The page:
On Wednesday morning, three earthquakes in the mid-5’s magnitude range shook Yosemite Valley. Scientists predict aftershock tremors of magnitude 3 in the Bay Area over the next couple weeks, KQED News reported.

The difference between these magnitudes at face-value is relatively small, only 2.5 or so. A 2.5 magnitude earthquake is just about the smallest tremor humans can notice. But as a measure of size, force and potential damage, a 2.5 magnitude difference is huge.

According to the USGS magnitude calculator, recent tremors in Yosemite Valley will be 500 times bigger than any aftershocks felt in the Bay Area. The energy released from the Yosemite earthquakes will be 11,000 times greater. In terms of damage, a 5.5 magnitude earthquake shook Tokyo’s skyscrapers in 2013. Meanwhile, the USGS describes an earthquake of magnitude 3 like “the vibrations of a passing truck” – it could maybe knock a collector’s plate off the edge of a shelf.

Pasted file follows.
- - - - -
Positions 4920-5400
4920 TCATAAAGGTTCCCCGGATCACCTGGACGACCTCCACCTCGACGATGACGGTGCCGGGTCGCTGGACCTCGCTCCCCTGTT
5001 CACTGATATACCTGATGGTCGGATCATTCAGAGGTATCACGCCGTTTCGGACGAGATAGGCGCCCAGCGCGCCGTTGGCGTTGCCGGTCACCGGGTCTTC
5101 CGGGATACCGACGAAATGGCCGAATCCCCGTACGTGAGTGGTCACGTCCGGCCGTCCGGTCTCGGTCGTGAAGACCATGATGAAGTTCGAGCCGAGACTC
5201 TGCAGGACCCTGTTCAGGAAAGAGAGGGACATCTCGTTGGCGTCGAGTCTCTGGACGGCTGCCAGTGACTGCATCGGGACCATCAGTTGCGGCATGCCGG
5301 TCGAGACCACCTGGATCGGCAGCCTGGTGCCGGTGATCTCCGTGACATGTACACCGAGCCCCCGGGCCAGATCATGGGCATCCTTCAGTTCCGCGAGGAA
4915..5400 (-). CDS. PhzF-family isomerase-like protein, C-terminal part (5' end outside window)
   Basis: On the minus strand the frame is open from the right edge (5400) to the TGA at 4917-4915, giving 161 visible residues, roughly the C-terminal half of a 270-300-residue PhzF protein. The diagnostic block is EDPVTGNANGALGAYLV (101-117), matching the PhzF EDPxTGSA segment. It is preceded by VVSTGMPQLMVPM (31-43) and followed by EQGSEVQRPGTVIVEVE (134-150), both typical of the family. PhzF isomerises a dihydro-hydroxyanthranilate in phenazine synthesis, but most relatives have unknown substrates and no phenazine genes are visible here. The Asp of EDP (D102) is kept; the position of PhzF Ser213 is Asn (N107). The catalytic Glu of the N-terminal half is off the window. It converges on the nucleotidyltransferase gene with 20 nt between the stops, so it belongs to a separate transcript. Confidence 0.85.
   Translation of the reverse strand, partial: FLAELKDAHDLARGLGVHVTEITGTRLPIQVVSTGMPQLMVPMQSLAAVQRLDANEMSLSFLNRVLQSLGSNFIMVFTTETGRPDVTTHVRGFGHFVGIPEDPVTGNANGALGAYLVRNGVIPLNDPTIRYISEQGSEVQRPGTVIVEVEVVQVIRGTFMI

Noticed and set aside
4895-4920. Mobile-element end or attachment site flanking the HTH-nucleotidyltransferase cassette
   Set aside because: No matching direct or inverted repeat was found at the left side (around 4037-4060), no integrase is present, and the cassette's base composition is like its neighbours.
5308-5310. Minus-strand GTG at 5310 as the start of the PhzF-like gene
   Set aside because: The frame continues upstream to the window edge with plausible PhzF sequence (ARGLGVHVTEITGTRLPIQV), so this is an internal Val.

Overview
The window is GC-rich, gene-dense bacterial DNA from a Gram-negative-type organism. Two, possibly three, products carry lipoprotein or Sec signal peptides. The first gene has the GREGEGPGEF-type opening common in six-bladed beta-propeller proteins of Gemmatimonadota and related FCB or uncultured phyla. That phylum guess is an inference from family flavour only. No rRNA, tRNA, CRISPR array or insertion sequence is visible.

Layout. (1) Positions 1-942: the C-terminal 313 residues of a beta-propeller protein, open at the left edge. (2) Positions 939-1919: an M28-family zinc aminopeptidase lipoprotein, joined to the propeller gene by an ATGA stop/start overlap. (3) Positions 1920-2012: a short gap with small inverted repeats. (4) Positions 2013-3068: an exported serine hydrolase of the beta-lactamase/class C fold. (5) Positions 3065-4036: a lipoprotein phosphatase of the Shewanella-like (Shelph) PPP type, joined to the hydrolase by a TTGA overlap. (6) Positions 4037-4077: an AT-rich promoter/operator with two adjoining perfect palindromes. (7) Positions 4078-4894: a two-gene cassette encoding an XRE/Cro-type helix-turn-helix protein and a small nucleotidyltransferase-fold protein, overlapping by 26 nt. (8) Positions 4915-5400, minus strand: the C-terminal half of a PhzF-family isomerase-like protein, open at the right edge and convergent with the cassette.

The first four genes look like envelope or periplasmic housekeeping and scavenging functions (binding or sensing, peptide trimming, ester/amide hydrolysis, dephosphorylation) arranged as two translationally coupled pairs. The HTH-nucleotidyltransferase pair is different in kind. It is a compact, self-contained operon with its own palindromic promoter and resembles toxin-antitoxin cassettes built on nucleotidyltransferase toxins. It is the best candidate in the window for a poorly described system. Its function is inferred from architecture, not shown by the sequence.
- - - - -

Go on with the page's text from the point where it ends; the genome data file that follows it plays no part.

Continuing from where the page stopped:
How can just 2.5 units of magnitude determine whether a building will wobble or just a plate will break? It’s in the formula.

Most scales we’re familiar with change at the same rate, by the same unit of measurement. For a literal example, a dog that weighs 40 pounds is twice as heavy as one that weighs 20. And a dog that weighs 80 pounds is twice as heavy as the 40-lb pooch. The scale is linear.

But the scale we used to measure earthquakes isn’t so straightforward. Just like its retired predecessor, the Richter scale, moment magnitudes are logarithmic. Every one unit increase means the force is 32 times more powerful…